Title: Paper by Frank Caldwell addressing constitutional amendment issues
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Permanent Link: http://ufdc.ufl.edu/UF00051494/00001
 Material Information
Title: Paper by Frank Caldwell addressing constitutional amendment issues
Alternate Title: Paper by Frank Caldwell addressing the issues in the proposed constitutional amendment authorizing WMDs to levy ad valorem taxes, including the resolution passed by the NWFWMD to form a task force to study and offer recommendations to the Florida Legislat
Physical Description: Book
Language: English
Spatial Coverage: North America -- United States of America -- Florida
General Note: Box 3, Folder 3D ( LEGISLATION - BOX 3, FOLDER 3 ), Item 113
Funding: Digitized by the Legal Technology Institute in the Levin College of Law at the University of Florida.
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Bibliographic ID: UF00051494
Volume ID: VID00001
Source Institution: University of Florida
Holding Location: Levin College of Law, University of Florida
Rights Management: All rights reserved by the source institution and holding location.

Full Text

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Frank Caldwell
1516 Willow Wick Drive
Tallahassee, Florida 32303

October 27, 1975

The 1975 Florida Legislature adopted Committee Substitute

for Senate Joint Resolution 1061 (CS/SB 1061) proposing a

constitutional amendment which would authorize the governing

boards of water management districts to levy ad valorem taxes

upon the assessed value of real estate and tangible personal

property in the district. By virtue of passage by a three-fourths

vote of the membership of each house, House Bill 2325 places the

proposed amendment on the Presidential Preference'Primary ballot

in March, 1976.

The proposed amendment seeks to address a dilemma created by

the Florida Water Resources Act of 1972. The dilemma resulted

from a desire by the Legislature to create regional water manage-

ment districts with uniform authority in all areas of the state.

Two such districts, with many of the powers contemplated in the

1972 act, were already in existence. The Central and Southern

Florida Flood Control District had been established since 1949,

and the Southwest Florida Water Management District had been in

operation since 1961. Both of these agencies were created by

special legislative act, and both were authorized by their

enabling legislation to levy ad valorem taxes. The State

Constitution, as revised in 1968, contained three provisions

pertinent to the current dilemma:

Article VII, l(a), prohibits ad valorem taxation
for state purposes.

Article VII, 9(b), provides that special districts
(such as water management districts) may only levy an ad
valorem tax upon referendum approval of the freeholders

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residing in the district.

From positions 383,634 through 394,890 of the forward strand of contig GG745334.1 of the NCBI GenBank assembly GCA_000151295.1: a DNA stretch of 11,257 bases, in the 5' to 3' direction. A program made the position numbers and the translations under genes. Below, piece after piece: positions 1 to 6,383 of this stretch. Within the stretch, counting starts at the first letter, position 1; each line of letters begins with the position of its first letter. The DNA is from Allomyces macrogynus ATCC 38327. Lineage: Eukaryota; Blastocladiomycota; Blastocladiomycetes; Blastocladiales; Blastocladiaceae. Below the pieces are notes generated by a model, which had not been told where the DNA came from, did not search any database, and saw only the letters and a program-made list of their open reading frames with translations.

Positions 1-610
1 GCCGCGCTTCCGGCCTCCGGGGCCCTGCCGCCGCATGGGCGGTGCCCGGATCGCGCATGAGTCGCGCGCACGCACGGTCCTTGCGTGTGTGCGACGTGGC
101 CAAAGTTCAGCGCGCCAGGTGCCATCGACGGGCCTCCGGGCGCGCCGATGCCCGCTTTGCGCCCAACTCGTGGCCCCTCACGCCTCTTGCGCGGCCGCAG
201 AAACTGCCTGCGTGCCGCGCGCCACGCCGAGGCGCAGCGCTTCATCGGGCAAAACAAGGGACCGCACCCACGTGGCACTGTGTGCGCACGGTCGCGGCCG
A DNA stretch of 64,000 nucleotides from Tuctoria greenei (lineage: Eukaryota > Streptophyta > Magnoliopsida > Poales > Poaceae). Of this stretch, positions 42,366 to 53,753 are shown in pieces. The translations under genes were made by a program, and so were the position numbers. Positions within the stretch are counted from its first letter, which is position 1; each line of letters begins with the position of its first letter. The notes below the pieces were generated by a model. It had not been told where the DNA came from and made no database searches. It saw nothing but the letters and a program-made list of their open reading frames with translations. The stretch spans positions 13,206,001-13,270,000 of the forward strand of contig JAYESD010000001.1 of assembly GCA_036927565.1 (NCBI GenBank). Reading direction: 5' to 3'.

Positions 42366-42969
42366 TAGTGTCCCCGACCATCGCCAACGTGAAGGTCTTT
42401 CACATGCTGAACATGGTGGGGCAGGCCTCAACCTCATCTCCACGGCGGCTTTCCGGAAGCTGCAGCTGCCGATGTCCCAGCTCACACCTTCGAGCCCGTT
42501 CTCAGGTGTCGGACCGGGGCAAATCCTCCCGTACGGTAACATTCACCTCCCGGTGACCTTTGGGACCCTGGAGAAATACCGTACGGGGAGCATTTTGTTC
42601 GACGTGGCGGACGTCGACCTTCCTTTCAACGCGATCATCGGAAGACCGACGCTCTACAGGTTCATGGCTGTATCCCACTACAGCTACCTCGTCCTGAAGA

Article XI'I, 2 and 15.. "grand fathered"* all millages
authorized on the effective date of the revision to be
continued "'until reduced by law,"

The authorized millages levied in. the two pre-1968 water

management districts produced in excess of $20,000,000 in 1972

The Legislature did n ot choose to jeopardize that source of

revenue; yet it sought to create district's of s~imil~ar poower i

the balance of the state. The policy adopted by the Legislatur

is- expressed in 373.503(l), -Florida Statutes:.

373.503 Manner of taxation.-
(1) It is the finding of the legislature that
the general regulatory and administrative func-
tions of the districts herein authorized are of
general benefit to the people of the state and
should substantially be financed by general
appropriations. Further, it is the finding of the
legislature that water resources programs of par-
ticular benefit to limited segments of the popu-
lation should be financed by those mostdrcl
benefited. To those ends, this chapter provides
for the establishment of permit application fees
and a method of ad valorem taxation to finance
the works of the district.

of the various permit systems would be set by each board at level

commensuratee with local costs.

While the Legislature recognized the need for data collecting

research, planning, and similar activities which are of benefit t

all Floridians, and are not directly related to property values,

it did not feel that the residents of Northwest Florida, for

example, derived any particular benefit from a drainage canal

system constructed in Dade County.

The Legislature'recognized that the electorate- in a district

would not be inclined to vote to extend an ad valorem tax. unless

the need were thoroughly understood, and did not wish to jeopardiz

the taxing authority of the existing entities while creating the

new districts. It therefore devised the*policy set forth in 33

503(l)., Florida Statutes., to justify the expenditure of general

revenue 'for functions which had, in some cases, been previously

funded by local ad valorem revenues.

Water Management District reflects a similar pattern of the

substantial commitment of general revenue dollars to fund localized

construction.projects. The 1975 Appropriations Act provides

$2,343,000 in general revenue funds to the Flood Control District

and $1,828,400 to the Southwest Florida Water Management District

for fixed capital outlay. In addition, all five districts will

receive $400,000 each in general revenue funding for general


A cursory examination of this historical pattern could lead one

to conclude that the State only has a financial interest in water

management activities when there is a matching effort to generate

local funding. This, is not altogether a valid conclusion. One of

the lessons learned in South Florida has been that prospective water

management, in the form of planning and regulation, is far less

expensive than remedial water management, in the form of public

works facilities. Another distinguishing characteristic of the old